Retailers shift their ad spending from TV, radio and print ads to digital ads.
Barnes & Noble joined the expanding electronic book reader market yesterday with its launch of the Nook. The Nook allows users to buy titles from the retailer`s selection of more than 1 million electronic books, newspapers and magazines.
Barnes & Noble Inc. joined the growing electronic reader market yesterday with its launch of the Nook. The electronic reader allows customers to use AT&T;’s 3G wireless network to buy and wirelessly download titles from BN.com’s e-bookstore that features more than 1 million e-books, newspapers and magazines.
About 500,000 of the books available at BN.com can be downloaded free through an agreement with Google Inc., which provides electronic versions of books no longer covered by copyrights that Google has scanned from university libraries. In a feature that sets it apart from Amazon.com Inc.’s Kindle and Sony Corp.’s Reader, the Nook also enables readers to lend their digital books to friends for 14 days.
“We asked our customers what they wanted in an eBook reader, and specifically designed Nook to be the most full-featured, fun, stylish and easy-to-use eBook reader on the market,” says William J. Lynch, Barnes & Noble.com president. He also noted that before customers buy the electronic reader they can visit the retailer’s stores to “see, touch and hold Nook.” That also differentiates the Barnes & Noble offering from the Kindle as Amazon does not have bricks-and-mortar stores.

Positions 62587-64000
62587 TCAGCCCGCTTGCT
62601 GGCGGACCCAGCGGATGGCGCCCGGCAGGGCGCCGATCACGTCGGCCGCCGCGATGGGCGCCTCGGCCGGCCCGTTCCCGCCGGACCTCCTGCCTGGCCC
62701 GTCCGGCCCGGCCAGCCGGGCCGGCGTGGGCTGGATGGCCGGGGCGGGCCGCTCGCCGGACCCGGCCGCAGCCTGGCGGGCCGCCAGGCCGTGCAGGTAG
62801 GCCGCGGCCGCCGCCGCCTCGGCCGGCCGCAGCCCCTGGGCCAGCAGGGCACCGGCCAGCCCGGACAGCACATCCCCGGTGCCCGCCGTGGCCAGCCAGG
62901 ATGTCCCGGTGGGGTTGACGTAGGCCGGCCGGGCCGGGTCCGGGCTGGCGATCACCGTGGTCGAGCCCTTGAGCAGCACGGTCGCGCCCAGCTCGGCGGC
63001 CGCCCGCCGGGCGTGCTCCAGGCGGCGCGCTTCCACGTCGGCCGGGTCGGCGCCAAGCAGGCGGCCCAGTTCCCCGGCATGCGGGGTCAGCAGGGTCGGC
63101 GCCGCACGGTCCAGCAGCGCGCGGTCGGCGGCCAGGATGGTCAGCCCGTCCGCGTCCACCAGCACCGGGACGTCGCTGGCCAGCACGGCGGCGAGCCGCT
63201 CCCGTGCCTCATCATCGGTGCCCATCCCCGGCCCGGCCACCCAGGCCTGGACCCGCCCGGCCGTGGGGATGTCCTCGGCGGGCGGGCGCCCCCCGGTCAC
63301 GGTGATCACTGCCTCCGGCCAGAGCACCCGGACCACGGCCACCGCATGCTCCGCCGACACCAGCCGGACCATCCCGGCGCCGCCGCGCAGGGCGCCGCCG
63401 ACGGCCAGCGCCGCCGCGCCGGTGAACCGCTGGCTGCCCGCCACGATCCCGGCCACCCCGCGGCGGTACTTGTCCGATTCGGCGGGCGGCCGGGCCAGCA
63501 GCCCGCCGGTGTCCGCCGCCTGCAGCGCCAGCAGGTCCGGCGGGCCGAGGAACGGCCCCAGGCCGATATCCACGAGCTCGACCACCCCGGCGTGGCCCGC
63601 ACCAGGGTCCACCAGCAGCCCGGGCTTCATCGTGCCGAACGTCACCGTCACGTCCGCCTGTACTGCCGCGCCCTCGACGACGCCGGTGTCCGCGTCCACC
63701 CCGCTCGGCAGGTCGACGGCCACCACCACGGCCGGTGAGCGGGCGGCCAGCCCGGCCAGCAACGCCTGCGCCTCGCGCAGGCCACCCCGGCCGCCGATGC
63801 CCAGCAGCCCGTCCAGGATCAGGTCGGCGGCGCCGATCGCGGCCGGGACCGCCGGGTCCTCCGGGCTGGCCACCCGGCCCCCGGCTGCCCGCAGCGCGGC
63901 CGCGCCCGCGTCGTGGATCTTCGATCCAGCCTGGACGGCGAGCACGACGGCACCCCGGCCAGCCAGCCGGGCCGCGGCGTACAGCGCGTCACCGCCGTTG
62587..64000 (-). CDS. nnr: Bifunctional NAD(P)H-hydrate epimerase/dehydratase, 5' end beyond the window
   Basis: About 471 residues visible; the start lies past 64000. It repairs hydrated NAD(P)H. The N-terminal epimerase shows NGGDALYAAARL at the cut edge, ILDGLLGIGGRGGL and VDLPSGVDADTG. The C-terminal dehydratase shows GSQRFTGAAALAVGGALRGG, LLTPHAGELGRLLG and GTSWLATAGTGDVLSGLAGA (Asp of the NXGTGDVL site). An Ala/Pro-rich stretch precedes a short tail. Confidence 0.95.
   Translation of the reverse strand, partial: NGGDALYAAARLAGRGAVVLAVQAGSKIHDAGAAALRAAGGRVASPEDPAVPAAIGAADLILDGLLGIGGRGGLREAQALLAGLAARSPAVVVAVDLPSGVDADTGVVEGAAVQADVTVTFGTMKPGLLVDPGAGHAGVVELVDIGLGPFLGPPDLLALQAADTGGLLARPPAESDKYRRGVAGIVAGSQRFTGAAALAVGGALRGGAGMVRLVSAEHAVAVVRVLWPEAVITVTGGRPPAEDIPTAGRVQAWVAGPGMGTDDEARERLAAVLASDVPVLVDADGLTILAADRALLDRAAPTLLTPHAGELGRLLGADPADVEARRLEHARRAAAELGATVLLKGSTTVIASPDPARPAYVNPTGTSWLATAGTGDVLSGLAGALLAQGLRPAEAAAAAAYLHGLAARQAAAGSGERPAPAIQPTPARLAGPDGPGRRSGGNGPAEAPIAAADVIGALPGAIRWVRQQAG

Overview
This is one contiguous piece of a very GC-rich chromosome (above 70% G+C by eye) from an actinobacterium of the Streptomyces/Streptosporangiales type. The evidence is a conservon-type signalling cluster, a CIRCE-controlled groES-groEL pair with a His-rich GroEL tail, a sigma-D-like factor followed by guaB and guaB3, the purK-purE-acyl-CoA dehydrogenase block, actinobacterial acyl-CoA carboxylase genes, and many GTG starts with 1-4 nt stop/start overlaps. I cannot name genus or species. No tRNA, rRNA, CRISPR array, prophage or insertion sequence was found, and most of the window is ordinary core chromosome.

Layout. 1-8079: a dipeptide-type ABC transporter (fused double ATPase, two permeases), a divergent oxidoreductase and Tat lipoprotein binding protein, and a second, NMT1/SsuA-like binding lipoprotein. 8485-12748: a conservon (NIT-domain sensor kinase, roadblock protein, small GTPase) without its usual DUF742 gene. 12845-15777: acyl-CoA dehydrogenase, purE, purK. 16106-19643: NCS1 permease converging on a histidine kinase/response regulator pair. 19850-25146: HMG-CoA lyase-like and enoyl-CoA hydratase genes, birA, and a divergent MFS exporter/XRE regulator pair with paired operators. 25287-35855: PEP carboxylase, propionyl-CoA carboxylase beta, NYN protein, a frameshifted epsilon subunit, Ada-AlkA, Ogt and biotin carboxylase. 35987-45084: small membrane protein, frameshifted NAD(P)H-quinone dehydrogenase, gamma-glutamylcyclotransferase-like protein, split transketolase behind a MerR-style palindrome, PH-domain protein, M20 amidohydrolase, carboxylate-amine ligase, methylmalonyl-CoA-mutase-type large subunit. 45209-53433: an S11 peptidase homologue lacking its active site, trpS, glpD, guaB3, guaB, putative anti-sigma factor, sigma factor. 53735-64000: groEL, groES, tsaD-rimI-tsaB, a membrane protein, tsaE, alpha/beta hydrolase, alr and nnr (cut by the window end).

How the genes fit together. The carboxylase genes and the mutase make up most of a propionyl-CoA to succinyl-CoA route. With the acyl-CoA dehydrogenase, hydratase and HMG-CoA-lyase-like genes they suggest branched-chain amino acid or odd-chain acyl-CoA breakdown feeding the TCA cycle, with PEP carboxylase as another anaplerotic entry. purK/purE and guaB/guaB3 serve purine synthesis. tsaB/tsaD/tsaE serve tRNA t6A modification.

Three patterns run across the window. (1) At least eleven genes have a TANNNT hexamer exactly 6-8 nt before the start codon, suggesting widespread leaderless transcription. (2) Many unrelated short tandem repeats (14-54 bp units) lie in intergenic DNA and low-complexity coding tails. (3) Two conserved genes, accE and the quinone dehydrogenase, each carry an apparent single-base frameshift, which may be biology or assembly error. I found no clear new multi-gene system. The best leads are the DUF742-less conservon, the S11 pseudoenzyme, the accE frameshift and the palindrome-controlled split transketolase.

The Nook has dual screens-color touch screen controls and a grayscale text display that uses the same electronic ink technology as the Kindle. The Nook, which features 2 gigabytes of memory, has an SD memory card slot enabling users to add additional storage. The Kindle also has 2 gigabytes of memory but no memory expansion slot.
Barnes & Noble, No. 41 in the Internet Retailer Top 500 Guide, priced the Nook at $259, the same price as the Kindle. Starting today, the Nook is available for pre-order on BN.com. It will also be sold in Barnes & Noble stores.
In addition to the Kindle, which commands 28% of the e-book download market, according to Publishers Weekly, the Nook faces competition from the Sony Reader, which has been on the market for three years and controls about 6% of the market. (40% of e-books are still downloaded to computers.) In addition, some consumers are becoming accustomed to digital reading on advanced mobile phones like the iPhone, making smartphones a rival to all dedicated e-book readers.
While the electronic reader market is small, it is burgeoning. E-book sales grew by 213.5% year over year in July to $16.2 million and have grown 173.9% year to date, according to the Association of American Publishers. By comparison, total book sales in July grew 2% year over year to $1.54 billion.